This past winter, B.D’ Turman’d Entertainment LLC pursued acquiring the land, proposing to construct there two sound stages to be used in film production. The deal, as pursued by the town and the LLC principals, became controversial, and in late April, the LLC pulled out. Reasons for terminating a purchase and sales agreement were attributed to the overly constrictive land configuration, size, and restrictions affecting title that would make it impossible for the business to develop the studios, adequate parking, office facilities and river improvements.

The public discourse, which included a public hearing about the proposal, generated hard feelings and skepticism among citizenry and at their May 3 meeting, members of the Select Board articulated a desire to put the sale of the tannery land back into their hands, eliminating the referendum vote. They cited the current process as cumbersome and too political. Subsequent to their approval, articles 6A and 6B were placed on the warrant.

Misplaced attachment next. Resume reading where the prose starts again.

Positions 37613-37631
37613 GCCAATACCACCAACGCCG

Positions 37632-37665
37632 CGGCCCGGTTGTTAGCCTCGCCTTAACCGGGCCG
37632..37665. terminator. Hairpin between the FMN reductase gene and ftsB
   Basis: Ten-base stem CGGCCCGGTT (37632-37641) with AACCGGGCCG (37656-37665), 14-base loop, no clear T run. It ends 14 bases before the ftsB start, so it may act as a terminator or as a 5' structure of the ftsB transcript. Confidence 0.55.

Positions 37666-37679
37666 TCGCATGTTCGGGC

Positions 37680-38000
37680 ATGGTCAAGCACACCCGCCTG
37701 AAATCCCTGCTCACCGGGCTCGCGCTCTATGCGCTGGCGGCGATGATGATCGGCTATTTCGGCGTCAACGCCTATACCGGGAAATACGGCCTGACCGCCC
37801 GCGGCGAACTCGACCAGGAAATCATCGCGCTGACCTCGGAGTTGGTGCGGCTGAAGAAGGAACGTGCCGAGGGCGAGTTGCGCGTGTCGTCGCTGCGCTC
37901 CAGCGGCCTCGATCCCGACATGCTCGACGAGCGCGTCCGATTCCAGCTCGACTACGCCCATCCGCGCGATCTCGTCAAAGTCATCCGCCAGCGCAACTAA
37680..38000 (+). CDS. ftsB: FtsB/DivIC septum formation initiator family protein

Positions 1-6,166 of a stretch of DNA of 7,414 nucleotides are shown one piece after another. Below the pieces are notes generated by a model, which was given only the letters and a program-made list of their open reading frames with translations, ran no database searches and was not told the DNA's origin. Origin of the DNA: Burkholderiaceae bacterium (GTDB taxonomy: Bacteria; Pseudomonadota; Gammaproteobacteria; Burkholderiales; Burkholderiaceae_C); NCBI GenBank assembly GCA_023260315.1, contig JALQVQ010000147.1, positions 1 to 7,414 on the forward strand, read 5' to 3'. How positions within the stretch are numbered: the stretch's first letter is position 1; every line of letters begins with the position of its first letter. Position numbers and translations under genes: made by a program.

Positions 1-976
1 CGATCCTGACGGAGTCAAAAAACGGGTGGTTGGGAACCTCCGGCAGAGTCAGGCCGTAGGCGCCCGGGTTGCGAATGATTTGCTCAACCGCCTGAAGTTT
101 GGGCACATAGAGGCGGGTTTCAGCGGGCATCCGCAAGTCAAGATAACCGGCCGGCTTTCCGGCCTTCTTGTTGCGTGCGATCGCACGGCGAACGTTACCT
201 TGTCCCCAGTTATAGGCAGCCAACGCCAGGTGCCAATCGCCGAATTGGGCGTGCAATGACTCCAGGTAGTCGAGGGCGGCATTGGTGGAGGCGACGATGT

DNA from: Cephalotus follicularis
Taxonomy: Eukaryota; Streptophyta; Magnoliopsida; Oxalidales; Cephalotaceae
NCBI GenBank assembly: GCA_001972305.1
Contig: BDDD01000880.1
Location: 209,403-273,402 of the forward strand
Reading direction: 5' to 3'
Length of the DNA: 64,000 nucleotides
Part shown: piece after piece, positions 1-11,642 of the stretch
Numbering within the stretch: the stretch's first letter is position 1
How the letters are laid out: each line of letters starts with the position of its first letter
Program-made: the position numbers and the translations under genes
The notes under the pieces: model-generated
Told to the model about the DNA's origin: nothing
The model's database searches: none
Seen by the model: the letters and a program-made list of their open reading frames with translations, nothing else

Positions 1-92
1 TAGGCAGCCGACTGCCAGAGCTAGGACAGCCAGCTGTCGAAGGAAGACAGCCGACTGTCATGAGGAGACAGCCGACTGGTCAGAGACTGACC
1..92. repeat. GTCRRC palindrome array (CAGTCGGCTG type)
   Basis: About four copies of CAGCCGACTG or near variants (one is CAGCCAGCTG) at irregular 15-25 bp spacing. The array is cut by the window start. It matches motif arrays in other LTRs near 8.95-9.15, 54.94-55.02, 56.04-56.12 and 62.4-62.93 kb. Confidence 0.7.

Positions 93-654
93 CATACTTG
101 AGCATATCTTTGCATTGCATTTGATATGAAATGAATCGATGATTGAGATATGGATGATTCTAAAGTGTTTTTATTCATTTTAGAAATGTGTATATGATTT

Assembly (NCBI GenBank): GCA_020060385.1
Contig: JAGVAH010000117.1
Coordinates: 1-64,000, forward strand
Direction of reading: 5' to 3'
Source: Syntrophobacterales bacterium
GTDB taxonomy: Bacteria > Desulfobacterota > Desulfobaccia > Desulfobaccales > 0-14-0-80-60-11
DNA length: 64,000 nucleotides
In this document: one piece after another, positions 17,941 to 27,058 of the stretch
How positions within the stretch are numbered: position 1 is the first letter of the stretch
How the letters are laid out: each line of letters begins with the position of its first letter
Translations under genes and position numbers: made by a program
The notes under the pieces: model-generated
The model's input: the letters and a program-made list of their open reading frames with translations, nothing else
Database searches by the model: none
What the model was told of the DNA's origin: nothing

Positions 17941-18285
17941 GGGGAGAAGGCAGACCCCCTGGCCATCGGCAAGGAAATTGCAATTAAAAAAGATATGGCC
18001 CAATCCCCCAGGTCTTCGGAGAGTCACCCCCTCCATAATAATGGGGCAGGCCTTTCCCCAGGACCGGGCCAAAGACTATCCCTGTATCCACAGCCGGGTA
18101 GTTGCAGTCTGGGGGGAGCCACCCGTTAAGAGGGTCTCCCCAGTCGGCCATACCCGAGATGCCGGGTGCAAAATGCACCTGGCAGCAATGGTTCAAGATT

At town meeting, opinions were cast supporting and opposing 6A, which provided the Select Board the authority to sell the tannery property without any further action by the voters. The sale, however, is required to be consistent with guiding principles recommended by the Tannery Redevelopment Work Group and approved by Camden voters in 2008. If a business proposes to purchase the tannery property upon terms that are inconsistent with the guiding principles, and the Select Board feels it is a proposal worth pursuing, the sale would have to be decided by special town meeting vote, according to Town Manager Roberta Smith.

“Voting no should not be hard,” said resident Leonard Lookner, who suggested such a power grab by government should “rattle the bone.” Advocating that approval of the final sale of the tannery land should remain in the hands of the voter, he said it is time to make government more responsible to the people it represents. “Think locally before you criticize globally,” he said.